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    Funeral Planning

    Cemetery Life Funeral Planning

    Where to Start When you Don't Know How to Start: Funeral Shopping – The Basics

    STEP 1: Funeral Planning Is a Family Matter

    Funeral planning starts at home. Just as most families discuss weddings, home-buying, college, and other major life issues, so should they discuss funerals. Death will come to each of us, no matter how long we put off discussing it. Avoiding the topic won't stave off death, but it will make the funeral more difficult, and likely more expensive, for survivors. Families who make funeral planning a normal part of life tell us that conversation made a painful time easier to bear. Many people say they found great meaning and peace carrying out thoughtful funeral plans that honored their family members in an appropriate and affordable way.

    There are as many ways to honor the dead as there are cultures, religions and budgets. Your personal philsophy or faith should guide your choices. No religion or philosophy dictates how much money should be spent on a funeral, and no belief system encourages burdensome spending. Families can choose simple arrangements, such as a cremation with no ceremony, or more elaborate ones, such as a long wake before a funeral. They can use no coffin at all, or they can choose a handcrafted oak casket. They can keep the body at home for a very private visitation, or they can hold a public viewing at a funeral home.

    Whatever you choose, be sure it's based on what's meaningful to you, not on what you think "the community" expects you to do. No amount of money, great or small, can express how we feel about those who have died. Taking an active role in our family's funeral arrangements - whether that means carrying out the whole process without a funeral home, or just preparing and delivering the eulogy - is more meaningful than the money we spend.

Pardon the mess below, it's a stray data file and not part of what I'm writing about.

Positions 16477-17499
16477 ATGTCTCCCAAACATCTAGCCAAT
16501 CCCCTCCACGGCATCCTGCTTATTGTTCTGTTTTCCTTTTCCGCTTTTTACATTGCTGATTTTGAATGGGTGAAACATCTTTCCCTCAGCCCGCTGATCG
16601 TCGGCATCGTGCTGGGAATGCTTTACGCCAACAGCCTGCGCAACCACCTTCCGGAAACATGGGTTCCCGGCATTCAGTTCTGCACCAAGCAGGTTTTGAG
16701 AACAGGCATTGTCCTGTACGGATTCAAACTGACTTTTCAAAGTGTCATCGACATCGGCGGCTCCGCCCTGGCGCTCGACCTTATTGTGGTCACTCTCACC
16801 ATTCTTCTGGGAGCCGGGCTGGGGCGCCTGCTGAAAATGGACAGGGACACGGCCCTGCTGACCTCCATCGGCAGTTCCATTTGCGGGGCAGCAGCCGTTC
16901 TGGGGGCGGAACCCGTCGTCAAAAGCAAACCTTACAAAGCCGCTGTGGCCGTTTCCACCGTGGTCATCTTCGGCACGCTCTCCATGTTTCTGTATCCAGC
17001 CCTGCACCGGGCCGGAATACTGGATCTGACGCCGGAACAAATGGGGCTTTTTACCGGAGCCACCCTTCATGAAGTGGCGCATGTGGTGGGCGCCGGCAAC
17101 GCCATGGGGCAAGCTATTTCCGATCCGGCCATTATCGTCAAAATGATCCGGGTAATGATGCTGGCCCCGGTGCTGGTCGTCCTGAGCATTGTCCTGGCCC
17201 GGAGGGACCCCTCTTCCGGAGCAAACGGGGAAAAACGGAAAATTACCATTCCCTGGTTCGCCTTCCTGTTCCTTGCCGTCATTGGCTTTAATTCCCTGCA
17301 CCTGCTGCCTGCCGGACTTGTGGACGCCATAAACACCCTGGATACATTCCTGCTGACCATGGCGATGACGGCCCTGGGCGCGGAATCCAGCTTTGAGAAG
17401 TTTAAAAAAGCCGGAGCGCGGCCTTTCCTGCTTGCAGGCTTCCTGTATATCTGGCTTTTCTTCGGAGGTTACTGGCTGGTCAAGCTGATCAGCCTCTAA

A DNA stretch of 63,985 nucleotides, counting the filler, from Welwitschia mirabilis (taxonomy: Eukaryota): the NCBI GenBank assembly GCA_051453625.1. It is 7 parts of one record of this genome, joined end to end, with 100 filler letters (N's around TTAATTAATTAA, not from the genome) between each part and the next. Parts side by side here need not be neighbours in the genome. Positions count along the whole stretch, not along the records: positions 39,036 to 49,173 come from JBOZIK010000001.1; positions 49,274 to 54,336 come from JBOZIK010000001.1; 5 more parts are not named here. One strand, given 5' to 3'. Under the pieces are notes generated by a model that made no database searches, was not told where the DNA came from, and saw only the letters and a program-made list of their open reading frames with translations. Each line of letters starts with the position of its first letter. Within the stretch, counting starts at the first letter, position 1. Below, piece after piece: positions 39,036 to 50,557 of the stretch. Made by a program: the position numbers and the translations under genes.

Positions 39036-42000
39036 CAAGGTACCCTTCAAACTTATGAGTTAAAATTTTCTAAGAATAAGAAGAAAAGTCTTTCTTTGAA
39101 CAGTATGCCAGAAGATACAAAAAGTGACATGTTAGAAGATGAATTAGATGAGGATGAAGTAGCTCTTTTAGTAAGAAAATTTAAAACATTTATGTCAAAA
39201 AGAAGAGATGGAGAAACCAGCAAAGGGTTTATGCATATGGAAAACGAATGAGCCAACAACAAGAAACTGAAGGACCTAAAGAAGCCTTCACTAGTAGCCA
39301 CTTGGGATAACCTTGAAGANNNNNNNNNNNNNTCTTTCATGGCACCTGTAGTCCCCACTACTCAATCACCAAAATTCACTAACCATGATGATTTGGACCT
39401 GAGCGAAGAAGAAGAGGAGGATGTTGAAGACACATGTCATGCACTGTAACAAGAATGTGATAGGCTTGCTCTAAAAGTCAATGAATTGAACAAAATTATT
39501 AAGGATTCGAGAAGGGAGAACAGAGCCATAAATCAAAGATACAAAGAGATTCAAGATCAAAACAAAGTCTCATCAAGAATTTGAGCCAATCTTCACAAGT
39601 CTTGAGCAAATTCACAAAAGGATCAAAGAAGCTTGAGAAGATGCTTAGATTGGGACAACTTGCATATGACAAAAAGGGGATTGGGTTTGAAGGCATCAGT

STEP 2: What Are My Options?
    Cemetery Life Funeral Planning
    STEP 3: Putting It All Together

    Once you've found a funeral home you want to use, or a list of good choices, what then? Again, bring those likely to survive you in on the conversation. Tell them what you've found, share your wishes with them, and show them what a funeral home price list looks like. Share this brochure with them. If your plans go awry, or your death occurs away from home, they'll need the skills you've developed to negotiate the funeral for themselves.

    Most importantly, put your plans in writing, in as much detail as necessary. FCA offers a funeral planning kit that comes with a 16-page fill-in-the-blanks booklet for your funeral plans, the locations of your important papers, your computer passwords, and more. The "Before I Go, You Should Know" planning kit also comes with state-specific advance medical directives. Basic kits are $12 each from the national FCA ($17 each for the enhanced version which includes a chapter on your state's consumer protection laws taken from the book Final Rights), but check with your local FCA group to see if they supply them. Whether you buy a planning kit, or draft your plans on your own stationery, the most important thing is to copy them and distribute them to those who will be handling your funeral arrangements.